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Florida First DCA rules that sovereign immunity barred claims against state entity arising under federal Uniformed Services Employment and Reemployment Rights Act of 1994 and Florida Uniformed Servicemembers Protection Act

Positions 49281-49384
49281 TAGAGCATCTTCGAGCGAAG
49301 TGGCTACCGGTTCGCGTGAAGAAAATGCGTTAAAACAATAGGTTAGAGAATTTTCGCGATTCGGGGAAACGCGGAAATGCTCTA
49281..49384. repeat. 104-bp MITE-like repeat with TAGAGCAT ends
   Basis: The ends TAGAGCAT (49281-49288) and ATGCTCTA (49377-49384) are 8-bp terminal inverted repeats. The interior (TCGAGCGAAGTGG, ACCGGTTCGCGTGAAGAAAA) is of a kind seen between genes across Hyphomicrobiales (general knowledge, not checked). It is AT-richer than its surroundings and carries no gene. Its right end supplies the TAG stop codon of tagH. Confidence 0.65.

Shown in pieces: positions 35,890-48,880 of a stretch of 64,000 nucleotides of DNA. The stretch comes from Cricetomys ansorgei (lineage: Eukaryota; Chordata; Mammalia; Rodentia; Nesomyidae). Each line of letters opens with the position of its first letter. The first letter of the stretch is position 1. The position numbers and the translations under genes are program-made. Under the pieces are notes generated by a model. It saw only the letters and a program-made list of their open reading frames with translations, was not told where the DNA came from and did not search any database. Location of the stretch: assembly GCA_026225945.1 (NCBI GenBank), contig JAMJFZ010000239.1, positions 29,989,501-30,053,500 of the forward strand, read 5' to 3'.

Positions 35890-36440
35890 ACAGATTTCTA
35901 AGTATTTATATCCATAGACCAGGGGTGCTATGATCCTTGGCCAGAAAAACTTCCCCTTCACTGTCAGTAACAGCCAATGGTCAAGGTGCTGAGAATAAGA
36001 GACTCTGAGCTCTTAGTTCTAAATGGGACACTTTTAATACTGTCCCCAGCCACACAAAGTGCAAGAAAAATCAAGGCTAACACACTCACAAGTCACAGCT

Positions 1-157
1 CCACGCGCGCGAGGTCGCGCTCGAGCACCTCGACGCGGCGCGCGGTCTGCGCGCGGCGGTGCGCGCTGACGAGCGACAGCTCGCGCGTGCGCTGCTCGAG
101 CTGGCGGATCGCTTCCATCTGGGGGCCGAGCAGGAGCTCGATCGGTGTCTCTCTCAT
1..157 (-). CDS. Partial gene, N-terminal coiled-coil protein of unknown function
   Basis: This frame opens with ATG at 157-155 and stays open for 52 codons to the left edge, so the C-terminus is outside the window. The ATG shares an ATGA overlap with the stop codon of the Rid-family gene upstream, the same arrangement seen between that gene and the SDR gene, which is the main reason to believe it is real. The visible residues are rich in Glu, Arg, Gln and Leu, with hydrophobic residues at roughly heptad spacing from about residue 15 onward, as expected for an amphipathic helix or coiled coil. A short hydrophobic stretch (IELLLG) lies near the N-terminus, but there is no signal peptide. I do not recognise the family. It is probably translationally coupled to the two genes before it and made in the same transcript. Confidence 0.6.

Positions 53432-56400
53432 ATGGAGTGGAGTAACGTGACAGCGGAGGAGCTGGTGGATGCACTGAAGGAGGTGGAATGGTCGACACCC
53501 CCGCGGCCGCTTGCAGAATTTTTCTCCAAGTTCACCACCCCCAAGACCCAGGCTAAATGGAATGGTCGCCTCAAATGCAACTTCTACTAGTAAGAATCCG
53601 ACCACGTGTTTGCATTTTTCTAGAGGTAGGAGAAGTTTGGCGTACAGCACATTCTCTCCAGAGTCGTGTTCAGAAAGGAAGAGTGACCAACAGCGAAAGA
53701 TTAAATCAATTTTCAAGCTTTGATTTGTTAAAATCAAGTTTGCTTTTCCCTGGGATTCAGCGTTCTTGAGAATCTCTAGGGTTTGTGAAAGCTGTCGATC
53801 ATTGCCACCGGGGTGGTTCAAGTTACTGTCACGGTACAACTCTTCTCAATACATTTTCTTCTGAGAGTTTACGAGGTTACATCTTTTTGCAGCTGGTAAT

On October 9, 2020, in State of Florida v. Hightower, No. 1D19-227, the Florida First DCA ruled that sovereign immunity barred a private individual’s claims against the Florida Department of Highway Safety and Motor Vehicles under the federal Uniformed Services Employment and Reemployment Rights Act of 1994 (USERRA), 38 U.S.C. §§ 4301–4335 (2014) and the Florida Uniformed Servicemembers Protection Act (FUSPA), §§ 250.80–250.84, 250.905, Fla. Stat. (2014). The plaintiff, a member of the United States Navy Reserve and Lieutenant with the Florida Highway Patrol (FHP), filed suit against the Department of Highway Safety and Motor Vehicles (the State), alleging retaliation and harassment by his FHP superiors for performance of reservist duties, and claiming that USERRA and FUSPA created causes of action against the State in state court. The trial court concluded that by enacting FUSPA the State of Florida had waived is right to sovereign immunity for claims brought under USERRA and FUSPA. The First DCA disagreed. Considering first whether the federal enactment of USERRA superseded the State’s sovereign immunity, the Court noted that in Alden v. Maine, 527 U.S. 706, 712 (1999), the U.S. Supreme Court held that “the powers delegated to Congress under Article I of the United States Constitution do not include the power to subject nonconsenting states to private suits for damages in state courts.” The First DCA also rejected the plaintiff’s argument that USERRA should be exempt from this rule and instead be regarded similarly to the treatment of the federal bankruptcy power in Central Virginia Community College v. Katz, 546 U.S. 356 (2006).  The First DCA noted that unlike Katz, which involved claims against states exclusively in federal bankruptcy court, the plaintiff’s claims were against the State in its own courts. In addition, Alden did not involve in rem proceedings, but rather in personam rights of action. Finally, the Court considered it beyond its discretion to grant the plaintiff’s request to carve out additional exceptions.  Considering next whether Florida validly waived its claim of sovereign immunity, the First DCA found no statutory provision explicitly waiving sovereign immunity.  The Court cited its previous decision in State v. Caldwell, 199 So. 3d 1107, 1109-110 (Fla. 1st DCA 2016), in which the Court found that the State had not waived sovereign immunity after finding that the statute in issue did not include an express waiver of sovereign immunity, did not define persons subject to suit as including state agencies, and lacked language that clearly demonstrated that the Legislature intended for the State to be subject to suit under the statute.